I am an 11-year-old girl who loves playing basketball. Back in January, I went with my father and older brother to the mall to buy new basketball sneakers. I was really hoping that a store would have the new sneakers released by the WNBA Mystics star, Elena Delle Donne! They had just come out and I wanted to see them (and try to convince my dad to buy them).
Delle Donne is one of my role models. She inspires me as an incredible basketball player, but also as an amazing human being. She helped design these sneakers, having in mind her older sister, Lizzy, who has special needs.
The sneakers have magnets and can fold open so that someone who may have difficulty putting shoes on, can easily slide their feet into the shoes.
We looked to see if Dicks Sporting Goods carried the shoe. We asked if they had Washington Mystics gear and Delle Donne sneakers. Unfortunately, they didn’t have any Mystics attire at all, which was surprising since they had just won the WNBA championship and we were in a DC area store. My dad pointed out that the store carried lots of Nationals gear, and they had just won the championship too. They said they were working on getting attire from womens’ professional sports teams in their store.
We then decided to look in Foot Locker. When we entered, I asked a male employee, “Do you have Elena Delle Donne sneakers?” He replied, “I do not know what that even means. What is Delle Donne? Is that a brand or something?” My dad and brother explained that she is a WNBA player on the Mystics and that she had just released new sneakers.
The employee laughed at us and mockingly said, “I would rather watch paint dry on a wall than watch any women play sports.
My dad, brother, and I were stunned. I was really shocked and upset.
How could a grown man say something so offensive about women? How could he be so insensitive to a girl?
How could an employee say that to a customer? We left the store right away, but then my dad told my brother and I to wait outside the store, and he walked back into the store, and said calmly to the man, “Customer Service 101: The next time someone walks into your store with his daughter, don’t tell them that you’d rather watch paint dry on a wall that watch women’s sports.” Then my dad walked out.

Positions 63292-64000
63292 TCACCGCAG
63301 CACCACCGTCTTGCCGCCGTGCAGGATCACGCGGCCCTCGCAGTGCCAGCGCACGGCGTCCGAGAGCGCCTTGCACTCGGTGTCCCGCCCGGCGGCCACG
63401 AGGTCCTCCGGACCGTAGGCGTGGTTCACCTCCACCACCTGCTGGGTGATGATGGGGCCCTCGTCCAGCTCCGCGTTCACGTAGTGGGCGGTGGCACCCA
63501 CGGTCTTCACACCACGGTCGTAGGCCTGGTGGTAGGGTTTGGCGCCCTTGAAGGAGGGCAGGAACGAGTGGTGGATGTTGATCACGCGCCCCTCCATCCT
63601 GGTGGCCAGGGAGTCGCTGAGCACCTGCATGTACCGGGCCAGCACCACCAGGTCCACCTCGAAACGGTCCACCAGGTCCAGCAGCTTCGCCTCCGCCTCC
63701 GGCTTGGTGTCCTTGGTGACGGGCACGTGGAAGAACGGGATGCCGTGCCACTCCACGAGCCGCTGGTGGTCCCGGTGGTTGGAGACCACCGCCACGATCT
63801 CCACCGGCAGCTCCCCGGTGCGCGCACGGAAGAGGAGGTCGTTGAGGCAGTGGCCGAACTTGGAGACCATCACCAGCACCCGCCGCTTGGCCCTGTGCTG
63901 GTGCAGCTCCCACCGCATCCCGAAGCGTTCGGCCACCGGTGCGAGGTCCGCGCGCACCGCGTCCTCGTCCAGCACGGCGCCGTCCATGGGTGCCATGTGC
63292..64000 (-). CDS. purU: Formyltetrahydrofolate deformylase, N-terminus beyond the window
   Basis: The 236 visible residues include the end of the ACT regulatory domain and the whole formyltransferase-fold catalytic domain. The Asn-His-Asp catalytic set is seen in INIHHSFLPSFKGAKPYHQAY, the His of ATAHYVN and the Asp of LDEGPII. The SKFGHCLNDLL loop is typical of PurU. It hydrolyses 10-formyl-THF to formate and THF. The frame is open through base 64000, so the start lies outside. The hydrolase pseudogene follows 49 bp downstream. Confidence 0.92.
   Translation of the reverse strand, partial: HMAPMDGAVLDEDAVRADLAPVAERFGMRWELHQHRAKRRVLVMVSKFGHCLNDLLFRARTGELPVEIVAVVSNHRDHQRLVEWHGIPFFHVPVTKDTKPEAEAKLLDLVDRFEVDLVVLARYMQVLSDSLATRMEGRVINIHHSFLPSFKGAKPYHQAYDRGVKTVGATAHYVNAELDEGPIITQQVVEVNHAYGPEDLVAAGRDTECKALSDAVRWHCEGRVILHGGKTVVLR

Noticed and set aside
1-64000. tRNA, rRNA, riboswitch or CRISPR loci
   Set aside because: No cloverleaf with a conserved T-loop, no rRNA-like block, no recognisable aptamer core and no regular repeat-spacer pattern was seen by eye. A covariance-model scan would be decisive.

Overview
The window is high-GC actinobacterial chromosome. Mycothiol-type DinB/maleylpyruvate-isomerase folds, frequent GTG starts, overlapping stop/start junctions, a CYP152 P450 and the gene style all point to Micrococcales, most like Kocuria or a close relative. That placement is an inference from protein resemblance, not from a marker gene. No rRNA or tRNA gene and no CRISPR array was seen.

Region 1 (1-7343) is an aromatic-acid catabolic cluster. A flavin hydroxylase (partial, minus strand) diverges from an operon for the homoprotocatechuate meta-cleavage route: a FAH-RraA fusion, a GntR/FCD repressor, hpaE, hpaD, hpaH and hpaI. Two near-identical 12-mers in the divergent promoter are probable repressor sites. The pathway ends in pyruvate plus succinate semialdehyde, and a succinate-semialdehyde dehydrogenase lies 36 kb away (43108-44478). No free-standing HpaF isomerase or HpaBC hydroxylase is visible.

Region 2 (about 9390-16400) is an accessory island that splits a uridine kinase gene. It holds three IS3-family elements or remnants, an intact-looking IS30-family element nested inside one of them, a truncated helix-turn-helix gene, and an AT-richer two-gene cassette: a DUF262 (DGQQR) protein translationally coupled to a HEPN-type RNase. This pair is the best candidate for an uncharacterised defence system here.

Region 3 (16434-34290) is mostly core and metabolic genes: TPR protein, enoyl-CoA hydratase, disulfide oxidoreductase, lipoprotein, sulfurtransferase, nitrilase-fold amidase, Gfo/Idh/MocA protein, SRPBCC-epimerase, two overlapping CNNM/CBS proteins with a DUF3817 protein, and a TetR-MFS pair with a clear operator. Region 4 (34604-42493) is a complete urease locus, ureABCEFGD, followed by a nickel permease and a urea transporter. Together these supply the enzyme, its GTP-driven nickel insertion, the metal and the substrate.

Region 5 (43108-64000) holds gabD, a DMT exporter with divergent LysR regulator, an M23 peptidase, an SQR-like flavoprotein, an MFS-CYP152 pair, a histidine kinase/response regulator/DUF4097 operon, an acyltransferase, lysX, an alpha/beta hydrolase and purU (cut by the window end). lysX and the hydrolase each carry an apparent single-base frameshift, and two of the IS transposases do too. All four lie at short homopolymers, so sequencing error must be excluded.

After we left the mall, I could not stop thinking about what that man had said to us. What if Elena Delle Donne was there and he had said those patronizing words straight to her face. I felt really angry and upset. I told my mom, other siblings, and a couple of close friends what had happened and they were shocked. My dad sent a follow up email to the customer care department at Foot Locker and even called the company later that day to report the incident. My dad simply asked if they would please send me an apology letter. They said that they would look into it and we were told there would be a response. My dad called several times over the next few weeks, and was told each time that they were dealing with the situation and that there would be a response. Then a few months had passed, and we never heard back, and I never received any apology or any letter at all. It felt like they did not care about my experience and thought it was unimportant. I was still in shock and kept asking my dad everyday if they responded.
Every time I pass the mall in the car, I remember what that man said, and it hurts.
It is now six months later, and I never heard back from Foot Locker. My dad recently called again, and was told this time that our complaint had been recorded and there was nothing more we could do, and no one else to speak to. They seemed irritated that we were calling again and told us that they would not ever be able to provide any response, and that they could not give us a number or address for anyone else at Foot Locker to help. It seems we have hit a dead end.
I want to share my story, not to put down Foot Locker (although we are frustrated and disappointed with them), but to help bring awareness that women’s sports continue to be devalued in our society. In my opinion, athletic stores that have attire from professional teams, should ensure that they have attire representing both men’s and women’s teams. This isn’t just about equality and showing they care about women.
It is also about sending the message to all girls and women that they are strong and that they matter.
Most importantly, so much more needs to be done to give employees diversity training so they can be better sensitive to issues of gender, culture, and race.
By the way, I did find the Delle Donne sneakers at the Finish Line store, although they only had a women’s size 11.
I’m not big enough yet to fit a size 11, but I do have big dreams, and I hope to make a difference on behalf of other girls like me.
Adi Topolosky is a rising 6th grader at Berman Hebrew Academy who loves basketball and hip hop dance. As she prepares for her bat mitzvah in March, she is working on using her voice to stand up for causes that she believes in.
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